Game Over! AlphaGo defeats S. Korean grandmaster at Go | News | DW | 12.03.2016
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Game Over! AlphaGo defeats S. Korean grandmaster at Go

A computer program has claimed victory over another pre-eminent Go champion after winning its third consecutive game. DeepMind's executive hailed Lee Sedol's "incredible genius" despite the Go champion's loss.

Google DeepMind's computer program AlphaGo on Saturday beat South Korean grandmaster Lee Sedol in game three of a historic five-game Go match. AlphaGo won by resignation after 176 moves, according to a statement by Google.

"AlphaGo created a large territory on the board, but Lee Sedol used a few innovative tactics to start a huge all-or-nothing ko fight and complicate the situation," the statement read. "In the resulting ko fight, AlphaGo prevailed."

The game Go, which originated in ancient China, is considered one of the most difficult games for a computer program to master due to the sheer amount of possibilities.

The mathematical permutations are complex. They depend on the size of a board and the length of a game. Typical Go games end with consent from the two players - not when all possible moves are exhausted. The total number of theoretically possible scenarios can exceed the number of observable atoms in the universe.

In October, the DeepMind-developed program beat three-time European Go champion and Chinese professional Fan Hui, marking the first time a computer claimed a victory against a human in the difficult game.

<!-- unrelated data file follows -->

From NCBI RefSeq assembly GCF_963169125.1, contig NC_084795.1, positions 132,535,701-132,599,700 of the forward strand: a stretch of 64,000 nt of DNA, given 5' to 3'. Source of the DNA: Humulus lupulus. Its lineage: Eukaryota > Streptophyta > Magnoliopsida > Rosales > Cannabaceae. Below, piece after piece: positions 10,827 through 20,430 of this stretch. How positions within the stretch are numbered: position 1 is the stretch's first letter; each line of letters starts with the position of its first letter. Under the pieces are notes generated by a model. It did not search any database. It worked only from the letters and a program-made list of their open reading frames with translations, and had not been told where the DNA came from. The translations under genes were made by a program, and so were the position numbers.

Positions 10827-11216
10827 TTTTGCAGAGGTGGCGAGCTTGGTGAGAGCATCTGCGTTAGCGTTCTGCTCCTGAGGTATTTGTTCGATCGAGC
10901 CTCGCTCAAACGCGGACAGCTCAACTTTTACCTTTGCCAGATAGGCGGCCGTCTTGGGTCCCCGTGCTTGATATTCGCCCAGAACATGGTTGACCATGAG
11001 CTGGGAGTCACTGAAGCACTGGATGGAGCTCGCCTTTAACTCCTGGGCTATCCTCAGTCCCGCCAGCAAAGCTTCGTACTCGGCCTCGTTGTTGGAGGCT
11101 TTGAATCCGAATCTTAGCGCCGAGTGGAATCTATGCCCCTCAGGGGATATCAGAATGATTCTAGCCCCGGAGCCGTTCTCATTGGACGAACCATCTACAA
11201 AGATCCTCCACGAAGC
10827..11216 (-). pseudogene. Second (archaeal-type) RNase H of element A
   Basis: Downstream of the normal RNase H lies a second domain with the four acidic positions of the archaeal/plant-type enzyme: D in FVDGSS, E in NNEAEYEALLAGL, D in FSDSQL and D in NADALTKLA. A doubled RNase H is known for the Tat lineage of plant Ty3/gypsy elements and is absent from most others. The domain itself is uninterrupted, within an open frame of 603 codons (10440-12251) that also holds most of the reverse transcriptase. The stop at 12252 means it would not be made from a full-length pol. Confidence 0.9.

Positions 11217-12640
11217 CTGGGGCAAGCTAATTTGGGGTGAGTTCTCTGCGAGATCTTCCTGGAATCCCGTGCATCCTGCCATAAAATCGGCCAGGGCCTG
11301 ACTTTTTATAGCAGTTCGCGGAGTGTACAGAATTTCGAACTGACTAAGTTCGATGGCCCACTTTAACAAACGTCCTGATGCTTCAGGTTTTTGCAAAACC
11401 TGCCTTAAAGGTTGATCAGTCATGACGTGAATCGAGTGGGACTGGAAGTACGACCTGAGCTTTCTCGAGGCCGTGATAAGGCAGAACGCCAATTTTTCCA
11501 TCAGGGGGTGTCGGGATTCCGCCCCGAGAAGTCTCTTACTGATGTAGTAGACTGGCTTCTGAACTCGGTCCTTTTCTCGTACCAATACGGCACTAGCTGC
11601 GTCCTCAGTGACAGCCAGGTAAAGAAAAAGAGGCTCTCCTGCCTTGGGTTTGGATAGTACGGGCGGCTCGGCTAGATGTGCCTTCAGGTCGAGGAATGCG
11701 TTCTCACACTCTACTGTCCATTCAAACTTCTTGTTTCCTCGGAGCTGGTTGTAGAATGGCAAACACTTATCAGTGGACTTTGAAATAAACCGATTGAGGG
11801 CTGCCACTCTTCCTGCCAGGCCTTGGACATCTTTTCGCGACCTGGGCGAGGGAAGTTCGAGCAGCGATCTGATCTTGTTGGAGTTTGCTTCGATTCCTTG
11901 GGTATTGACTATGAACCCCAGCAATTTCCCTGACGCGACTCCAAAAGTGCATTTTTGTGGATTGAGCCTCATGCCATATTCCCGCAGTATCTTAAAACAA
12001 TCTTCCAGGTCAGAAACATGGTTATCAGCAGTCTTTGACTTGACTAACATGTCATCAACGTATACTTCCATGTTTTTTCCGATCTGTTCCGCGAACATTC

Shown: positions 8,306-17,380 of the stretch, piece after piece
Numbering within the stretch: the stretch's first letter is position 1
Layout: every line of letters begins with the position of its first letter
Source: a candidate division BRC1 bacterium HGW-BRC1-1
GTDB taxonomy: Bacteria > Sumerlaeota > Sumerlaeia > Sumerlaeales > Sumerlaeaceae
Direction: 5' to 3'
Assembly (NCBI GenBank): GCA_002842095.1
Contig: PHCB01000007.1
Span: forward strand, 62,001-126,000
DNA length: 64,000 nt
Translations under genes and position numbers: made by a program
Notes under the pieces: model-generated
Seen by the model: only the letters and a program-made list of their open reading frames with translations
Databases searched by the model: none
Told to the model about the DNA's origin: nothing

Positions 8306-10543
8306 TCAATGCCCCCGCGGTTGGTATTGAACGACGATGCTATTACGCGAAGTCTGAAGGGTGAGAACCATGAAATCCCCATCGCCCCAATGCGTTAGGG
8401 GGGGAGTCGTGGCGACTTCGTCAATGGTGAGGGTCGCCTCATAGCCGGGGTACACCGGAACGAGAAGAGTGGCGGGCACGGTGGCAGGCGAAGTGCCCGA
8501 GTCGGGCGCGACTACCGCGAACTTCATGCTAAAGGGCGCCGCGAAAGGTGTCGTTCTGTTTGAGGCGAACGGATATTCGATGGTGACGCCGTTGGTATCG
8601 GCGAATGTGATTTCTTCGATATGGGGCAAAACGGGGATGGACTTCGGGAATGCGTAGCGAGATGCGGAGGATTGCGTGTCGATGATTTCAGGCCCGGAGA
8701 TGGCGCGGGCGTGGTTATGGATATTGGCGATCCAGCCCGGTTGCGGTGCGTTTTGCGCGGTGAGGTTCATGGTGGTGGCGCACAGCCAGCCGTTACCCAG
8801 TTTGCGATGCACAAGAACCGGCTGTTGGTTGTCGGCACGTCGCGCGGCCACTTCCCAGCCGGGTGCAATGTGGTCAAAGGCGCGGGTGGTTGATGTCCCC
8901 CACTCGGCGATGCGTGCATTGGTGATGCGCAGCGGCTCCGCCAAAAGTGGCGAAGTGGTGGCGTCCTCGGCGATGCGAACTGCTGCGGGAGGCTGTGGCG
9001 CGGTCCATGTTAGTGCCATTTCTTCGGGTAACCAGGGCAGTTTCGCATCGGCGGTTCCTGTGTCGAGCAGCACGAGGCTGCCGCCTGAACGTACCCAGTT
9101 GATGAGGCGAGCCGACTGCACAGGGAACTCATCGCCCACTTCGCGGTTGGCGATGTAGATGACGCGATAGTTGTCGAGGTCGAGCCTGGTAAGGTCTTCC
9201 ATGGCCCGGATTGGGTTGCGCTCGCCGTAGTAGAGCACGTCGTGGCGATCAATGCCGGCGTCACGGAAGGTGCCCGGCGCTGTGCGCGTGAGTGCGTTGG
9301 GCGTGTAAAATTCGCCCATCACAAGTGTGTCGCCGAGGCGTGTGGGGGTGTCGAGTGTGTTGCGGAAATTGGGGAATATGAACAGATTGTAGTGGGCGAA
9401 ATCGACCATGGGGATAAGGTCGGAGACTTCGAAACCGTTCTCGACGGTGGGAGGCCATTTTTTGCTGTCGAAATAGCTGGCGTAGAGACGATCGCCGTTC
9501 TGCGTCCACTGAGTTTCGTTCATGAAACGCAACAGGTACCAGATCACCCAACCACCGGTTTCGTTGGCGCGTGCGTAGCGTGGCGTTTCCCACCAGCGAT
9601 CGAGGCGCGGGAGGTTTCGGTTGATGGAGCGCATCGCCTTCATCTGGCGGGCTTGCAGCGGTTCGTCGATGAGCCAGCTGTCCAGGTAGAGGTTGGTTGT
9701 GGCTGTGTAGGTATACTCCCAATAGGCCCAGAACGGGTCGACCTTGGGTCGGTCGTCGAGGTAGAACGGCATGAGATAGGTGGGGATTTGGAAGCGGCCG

October's game was a milestone in the development of AI, with DeepMind CEO Demis Hassabis describing the feat as the biggest challenge since Russian world chess champion Garry Kasparov lost to IBM supercomputer Deep Blue in 1997.

Work of art

American professional Go player Michael Redmond, who served as the match's commentator, said Lee Sedol was not playing "his true style" in the first two games, but "his own game" stood out during Saturday's game.

"Today, Lee was definitely playing his own game, from his strong open to the complicated move in the final ko," said Redmond, who is also the only Westerner to achieve 9-dan, the game's highest grade.

"AlphaGo was ready for everything, including the ko fights, and was able to take the win. I'd like to congratulate the people who actually made this accomplishment possible, because it's a work of art," added Redmond.

'Incredible genius'

Meanwhile, DeepMind CEO Demis Hassabis congratulated Lee Sedol, extolling his "incredible genius."

"Historic moment. In complete awe of Lee Sedol's incredible genius, and proud of the amazing AlphaGo team," Hassabis wrote in a tweet.

Lee Sedol and AlphaGo will play the final two games in the match to determine the final match score.

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